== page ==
Monday, 13 December 2010

The Avocado : Rekindling The Past!

By Mabi Azefor Fominyen

I went to buy a few items from a nearby supermarket last Sunday, when my eyes fell on these avocados. I leaped with joy because these fruits are sooooo scarce in the part of Africa where I find myself today, whereas they were a common feature of my diet in my native Cameroon. Seeing those avocados brought a torrent of childhood memories which pushed me to write.

By the way, I am not used to calling this fruit avocado! I grew up calling them pears surely because we were taught in primary school to call them that way. It's been difficult to wipe that off but my daughter is working hard to get me there.

"It’s avocado not pear mama, that's what my teacher said," she says each time I ask her to have some pears. I guess I really need to get it into my head. However, for this post, I would enjoin you to permit me call it pear like I did while growing up.

I remember how my parents, my brothers, sisters and I all loved having pear and bread for breakfast. In fact we happily opted for pears rather than butter when we had both of the on the breakfast table.

Then, there were those days we used to call “twenty-hungry” – when the month was dragging to an end and most or all of the food items were finished. The dry days when butter was hard to find on the breakfast table; talk less of chocolate, cheese, mayonnaise or eggs.

Pears often came in handy. They were available and cheaper. My mother used to buy so much of it from the local markets at a giveaway price. We sometimes harvested them from our farms. We would wait impatiently for them to get ripe for eating.

And pears could accompany anything! Bread, soaked garri (drinking/cold water garri), roasted cocoyams or plantains or corn, miondo/bobolo and, oh My God, pear and plum (safou)!

Sadly, when I got to secondary school (boarding school) I realised that pears were labeled. They were called "the poor-student's-catalyst". Accordingly, students who came from less-affluent homes could only afford pears (avocado) as a bread spread (catalyst) during breakfast.

Meanwhile, the rich students often spiced their breakfast with “delicacies” like chocolate spread, sardines, margarine, cheese, jam, peanut butter in addition to what the school provided for breakfast.

Whatever the case, I loved pears and even when I had some margarine, I didn't mind having some pears, as well. Now that I can afford a variety of items for breakfast, I still have a craving for pears.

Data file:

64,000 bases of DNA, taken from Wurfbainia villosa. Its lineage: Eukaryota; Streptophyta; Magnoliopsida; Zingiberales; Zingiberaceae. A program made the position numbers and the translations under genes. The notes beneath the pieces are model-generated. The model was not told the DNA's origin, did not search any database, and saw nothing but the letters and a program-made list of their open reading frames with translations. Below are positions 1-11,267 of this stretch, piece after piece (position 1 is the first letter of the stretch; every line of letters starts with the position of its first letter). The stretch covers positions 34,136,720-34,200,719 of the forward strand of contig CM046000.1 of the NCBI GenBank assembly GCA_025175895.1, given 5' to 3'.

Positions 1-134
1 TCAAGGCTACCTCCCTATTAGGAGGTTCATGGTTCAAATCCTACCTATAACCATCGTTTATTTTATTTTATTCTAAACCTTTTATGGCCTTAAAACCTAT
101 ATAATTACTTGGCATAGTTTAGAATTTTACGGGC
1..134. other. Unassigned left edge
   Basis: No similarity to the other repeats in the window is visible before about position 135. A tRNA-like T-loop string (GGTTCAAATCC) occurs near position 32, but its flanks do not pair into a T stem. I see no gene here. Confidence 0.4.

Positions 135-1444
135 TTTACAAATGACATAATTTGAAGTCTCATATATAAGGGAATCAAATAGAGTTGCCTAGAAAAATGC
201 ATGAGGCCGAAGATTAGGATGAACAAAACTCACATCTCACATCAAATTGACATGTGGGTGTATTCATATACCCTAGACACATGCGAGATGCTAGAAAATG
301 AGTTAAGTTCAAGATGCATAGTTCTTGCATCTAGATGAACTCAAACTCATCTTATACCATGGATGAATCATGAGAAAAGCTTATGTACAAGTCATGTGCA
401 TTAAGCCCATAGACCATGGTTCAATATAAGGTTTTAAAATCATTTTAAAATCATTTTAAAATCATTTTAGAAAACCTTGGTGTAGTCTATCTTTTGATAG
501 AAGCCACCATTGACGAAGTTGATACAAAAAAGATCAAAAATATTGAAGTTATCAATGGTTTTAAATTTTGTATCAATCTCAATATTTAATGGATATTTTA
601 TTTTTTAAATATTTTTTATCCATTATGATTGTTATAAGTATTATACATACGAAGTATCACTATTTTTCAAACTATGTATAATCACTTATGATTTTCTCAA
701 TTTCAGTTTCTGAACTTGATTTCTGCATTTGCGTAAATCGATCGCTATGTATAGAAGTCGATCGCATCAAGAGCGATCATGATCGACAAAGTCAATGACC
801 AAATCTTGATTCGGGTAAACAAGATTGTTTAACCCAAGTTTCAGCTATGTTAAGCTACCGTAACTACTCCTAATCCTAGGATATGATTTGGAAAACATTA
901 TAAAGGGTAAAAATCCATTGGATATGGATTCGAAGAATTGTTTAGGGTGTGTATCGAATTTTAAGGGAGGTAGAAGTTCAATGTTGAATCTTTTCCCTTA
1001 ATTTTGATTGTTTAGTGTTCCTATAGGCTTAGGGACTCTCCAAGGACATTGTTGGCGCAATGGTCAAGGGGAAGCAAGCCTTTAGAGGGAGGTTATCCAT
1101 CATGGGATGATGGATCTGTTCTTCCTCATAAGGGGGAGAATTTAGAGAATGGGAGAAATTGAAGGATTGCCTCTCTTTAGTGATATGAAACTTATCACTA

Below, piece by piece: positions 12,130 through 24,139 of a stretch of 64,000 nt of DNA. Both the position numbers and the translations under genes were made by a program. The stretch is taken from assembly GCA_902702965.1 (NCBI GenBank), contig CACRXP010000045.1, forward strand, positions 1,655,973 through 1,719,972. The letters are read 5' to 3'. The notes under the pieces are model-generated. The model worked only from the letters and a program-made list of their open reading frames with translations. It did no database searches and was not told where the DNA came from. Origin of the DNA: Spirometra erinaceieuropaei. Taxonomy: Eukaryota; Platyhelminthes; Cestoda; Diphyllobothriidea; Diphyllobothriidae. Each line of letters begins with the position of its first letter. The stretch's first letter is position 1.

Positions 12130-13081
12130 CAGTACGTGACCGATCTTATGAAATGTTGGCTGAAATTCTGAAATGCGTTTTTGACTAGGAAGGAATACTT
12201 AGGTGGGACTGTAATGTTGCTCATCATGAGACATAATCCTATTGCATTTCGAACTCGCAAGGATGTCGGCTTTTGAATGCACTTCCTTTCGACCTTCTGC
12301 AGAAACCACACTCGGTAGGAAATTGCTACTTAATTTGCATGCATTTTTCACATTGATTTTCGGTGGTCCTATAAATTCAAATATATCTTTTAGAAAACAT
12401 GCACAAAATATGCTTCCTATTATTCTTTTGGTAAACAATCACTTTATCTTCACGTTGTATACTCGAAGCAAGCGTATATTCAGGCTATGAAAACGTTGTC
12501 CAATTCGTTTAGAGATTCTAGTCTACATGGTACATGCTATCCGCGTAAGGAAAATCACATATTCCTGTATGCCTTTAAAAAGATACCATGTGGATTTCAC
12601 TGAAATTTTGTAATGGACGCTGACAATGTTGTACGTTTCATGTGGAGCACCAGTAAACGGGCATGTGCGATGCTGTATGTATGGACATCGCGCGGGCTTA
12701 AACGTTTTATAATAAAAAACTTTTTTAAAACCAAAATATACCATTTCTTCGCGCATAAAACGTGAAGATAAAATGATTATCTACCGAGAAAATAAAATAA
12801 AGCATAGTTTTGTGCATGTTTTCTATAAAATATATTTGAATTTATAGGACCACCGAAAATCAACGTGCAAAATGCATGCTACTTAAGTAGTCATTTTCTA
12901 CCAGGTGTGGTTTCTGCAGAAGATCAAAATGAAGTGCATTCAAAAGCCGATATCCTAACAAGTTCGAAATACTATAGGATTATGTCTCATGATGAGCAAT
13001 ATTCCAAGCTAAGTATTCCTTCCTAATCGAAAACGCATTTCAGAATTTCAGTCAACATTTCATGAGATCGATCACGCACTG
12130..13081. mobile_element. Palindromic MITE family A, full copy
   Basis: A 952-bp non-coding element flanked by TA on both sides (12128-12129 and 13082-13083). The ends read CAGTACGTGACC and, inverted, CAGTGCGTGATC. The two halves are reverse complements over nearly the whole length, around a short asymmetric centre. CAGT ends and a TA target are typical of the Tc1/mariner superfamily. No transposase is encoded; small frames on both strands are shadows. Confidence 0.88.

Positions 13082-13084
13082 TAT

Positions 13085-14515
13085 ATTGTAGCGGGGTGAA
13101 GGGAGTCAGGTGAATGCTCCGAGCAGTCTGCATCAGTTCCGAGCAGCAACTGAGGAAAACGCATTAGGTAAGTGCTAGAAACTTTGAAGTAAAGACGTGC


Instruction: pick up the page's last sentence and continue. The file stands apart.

Looking back, I wish I ate pears (avocados) every single day given the food values you can derive from the fruits. Today, I can barely find them. When I do, they cost so much.

7 comments: said...

Très bon blog.

Anonymous said...

Wow! And I remember in college when we had pears with fried rice and nothing else weeks. Sweet old memories superbly recast.

Eugene N. Nforngwa said...

Wow! And I remember in college when we had pears with fried rice and nothing else weeks. Sweet old memories superbly recast.

J. McLeod said...

We love avocados in my house.We make salad dressing and salad dip with them..I also eat them with shrimp..but that was before both me and my daughter discovered we have shellfish allergies..bummer! But one of the best things that I like about avocados, is that the pit makes a beautiful plant. Submerge the pit half-way in water, sit it in a window and watch the roots grow, and when you have a plant about 5-6 inches tall, put it in a flower pot..I did that five years ago and my now avocado tree gave 2 fruits this summer... Cheers!

mabsfominyen said...

I see we all love pears (avocados).
Thank you all for sharing.

Eugene, did you say pear and fried rice only? Guess I should try that too.

J. McLeod,
Great feedback! I am surely going to follow the advice.Can`t wait to give it a try!


Ngens said...

Woah Mabs, now i'm really home sick. I miss "butter Pear" as we called the really good ones. I faced the same pear/avocado dilema when i moved to the US. Pear & cassava...the best. In my venecular, we had a saying that "casara bong ne pia mba" Meaning, casava tastes great with pear. Rice, bread, cocoyams, 'cold water garri',salad are the things MUST try eating with pear. Yummy! Thanks for the piece

mabsfominyen said...

Hey little sister Ngens,

You got me laughing all morning with the nice souvenir "casara bong ne pia mba". Makes me think of our famous "Auntie Ntelah", She used to bring some of those "butter pear" for us.

I Remember pears had different names depending on how delicious they tasted or just how they looked.
Butter pear;smooth,thick: simply the best ones
Water-water-pear; not so thick, a bit watery
Bitter-pear;those that were harvested prematurely and forced to get ripe(by putting them in the bag)
Sick pears:those very small ones with many dots on them(hardly really tasted good).